The completion of this project marks the creation of just the second single point urban interchange (SPUI) in all of Ohio. The first was at the interchange of I-270 and Sawmill Road, also in Columbus.
This project, part of a $280 million transportation system upgrade design, helps improve traffic flow along the east side of the Columbus outerbelt. ms consultants supplied comprehensive design for the reconstruction of State Route 161 and Sunbury Road.
SPUIs are used to minimize space needed for an interchange, in addition to simplifying traffic signal operations at crossroad ramp terminals. According to Project Manager Thomas Hibbard, P.E., this type of interchange “improves the traffic flow by combining two ramp intersections along the crossing street to one intersection that is either over or under the freeway.” The provision of a single-ramp terminal on the crossroad results in only one traffic signal being required to serve the entire interchange.
The outcome? A higher level of efficiency on the crossroad and opportunities to coordinate traffic signals along the crossroad improve. “It also has the advantage of needing less right-of-way than other possible solutions,” says Hibbard. Less right-of way drives the cost of property acquisition and business relocation down, along with required approval procedures.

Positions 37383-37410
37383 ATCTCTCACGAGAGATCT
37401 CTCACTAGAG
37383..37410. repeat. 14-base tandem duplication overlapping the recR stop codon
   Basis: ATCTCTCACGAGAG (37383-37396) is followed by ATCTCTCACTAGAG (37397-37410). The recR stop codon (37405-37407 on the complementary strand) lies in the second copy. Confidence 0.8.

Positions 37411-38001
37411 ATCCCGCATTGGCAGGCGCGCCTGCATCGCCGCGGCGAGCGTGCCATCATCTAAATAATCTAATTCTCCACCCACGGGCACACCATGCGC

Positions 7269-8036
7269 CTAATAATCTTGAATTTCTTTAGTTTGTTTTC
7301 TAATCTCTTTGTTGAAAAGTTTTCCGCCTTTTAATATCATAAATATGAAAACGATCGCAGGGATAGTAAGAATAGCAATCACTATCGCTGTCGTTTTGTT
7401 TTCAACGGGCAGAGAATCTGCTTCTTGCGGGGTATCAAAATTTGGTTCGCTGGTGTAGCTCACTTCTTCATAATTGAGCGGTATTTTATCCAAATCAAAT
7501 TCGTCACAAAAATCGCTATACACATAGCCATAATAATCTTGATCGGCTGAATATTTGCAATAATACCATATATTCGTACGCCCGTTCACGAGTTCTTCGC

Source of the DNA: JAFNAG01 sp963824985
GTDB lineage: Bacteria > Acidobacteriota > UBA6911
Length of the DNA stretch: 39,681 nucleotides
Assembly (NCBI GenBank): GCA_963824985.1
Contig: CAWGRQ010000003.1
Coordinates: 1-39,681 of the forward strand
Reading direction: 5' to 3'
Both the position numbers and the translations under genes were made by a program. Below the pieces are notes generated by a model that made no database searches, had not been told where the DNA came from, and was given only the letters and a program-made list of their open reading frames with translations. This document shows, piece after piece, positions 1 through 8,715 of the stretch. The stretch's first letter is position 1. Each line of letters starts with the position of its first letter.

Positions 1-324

SPUI interchanges also provide increased capacity but are capable of being constructed within the footprint of most standard diamond interchanges. This may be why they are seen as a more viable option in some regions. Hibbard notes, “These types of interchanges are being considered more often in Ohio, especially in urban areas where there are traditional diamond interchanges that are congested.”
This project included hydraulic analyses of existing SR 161 bridges over Big Walnut Creek. Those bridges were replaced with roadway and interchange improvements, including ramp bridges to enter and exit from SR 161. ms consultants conducted pre- and post-project analyses to ensure that the final design would not increase flood elevations or significantly change the stream channel velocities.
Environmental assessments were also conducted for the project, including ambient noise monitoring and noise impact studies for over 240 adjacent residences. ms used the Federal Highway Administration’s Traffic Noise Model to conduct noise mitigation analysis and barrier design at 12 separate locations in the project area.